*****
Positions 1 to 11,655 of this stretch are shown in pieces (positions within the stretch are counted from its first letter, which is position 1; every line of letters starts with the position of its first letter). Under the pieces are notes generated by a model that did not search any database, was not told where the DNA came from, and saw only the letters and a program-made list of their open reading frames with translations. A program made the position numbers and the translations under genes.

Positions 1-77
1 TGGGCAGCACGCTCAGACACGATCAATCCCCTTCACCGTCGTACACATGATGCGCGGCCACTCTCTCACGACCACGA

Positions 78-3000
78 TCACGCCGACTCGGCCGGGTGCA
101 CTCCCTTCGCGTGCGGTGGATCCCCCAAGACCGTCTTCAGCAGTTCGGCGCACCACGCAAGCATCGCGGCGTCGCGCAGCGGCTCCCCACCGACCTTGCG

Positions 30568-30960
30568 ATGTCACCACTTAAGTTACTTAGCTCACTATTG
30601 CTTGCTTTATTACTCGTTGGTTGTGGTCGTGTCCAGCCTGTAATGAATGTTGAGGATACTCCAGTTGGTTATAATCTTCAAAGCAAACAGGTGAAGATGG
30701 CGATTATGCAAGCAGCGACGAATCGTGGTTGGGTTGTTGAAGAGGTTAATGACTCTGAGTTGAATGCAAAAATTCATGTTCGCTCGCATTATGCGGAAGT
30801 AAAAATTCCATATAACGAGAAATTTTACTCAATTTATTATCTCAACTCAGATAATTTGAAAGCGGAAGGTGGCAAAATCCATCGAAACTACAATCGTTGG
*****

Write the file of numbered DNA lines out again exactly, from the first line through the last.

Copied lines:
Positions 1 to 11,655 of this stretch are shown in pieces (positions within the stretch are counted from its first letter, which is position 1; every line of letters starts with the position of its first letter). Under the pieces are notes generated by a model that did not search any database, was not told where the DNA came from, and saw only the letters and a program-made list of their open reading frames with translations. A program made the position numbers and the translations under genes.

Positions 1-77
1 TGGGCAGCACGCTCAGACACGATCAATCCCCTTCACCGTCGTACACATGATGCGCGGCCACTCTCTCACGACCACGA

Positions 78-3000
78 TCACGCCGACTCGGCCGGGTGCA
101 CTCCCTTCGCGTGCGGTGGATCCCCCAAGACCGTCTTCAGCAGTTCGGCGCACCACGCAAGCATCGCGGCGTCGCGCAGCGGCTCCCCACCGACCTTGCG

Positions 30568-30960
30568 ATGTCACCACTTAAGTTACTTAGCTCACTATTG
30601 CTTGCTTTATTACTCGTTGGTTGTGGTCGTGTCCAGCCTGTAATGAATGTTGAGGATACTCCAGTTGGTTATAATCTTCAAAGCAAACAGGTGAAGATGG
30701 CGATTATGCAAGCAGCGACGAATCGTGGTTGGGTTGTTGAAGAGGTTAATGACTCTGAGTTGAATGCAAAAATTCATGTTCGCTCGCATTATGCGGAAGT
30801 AAAAATTCCATATAACGAGAAATTTTACTCAATTTATTATCTCAACTCAGATAATTTGAAAGCGGAAGGTGGCAAAATCCATCGAAACTACAATCGTTGG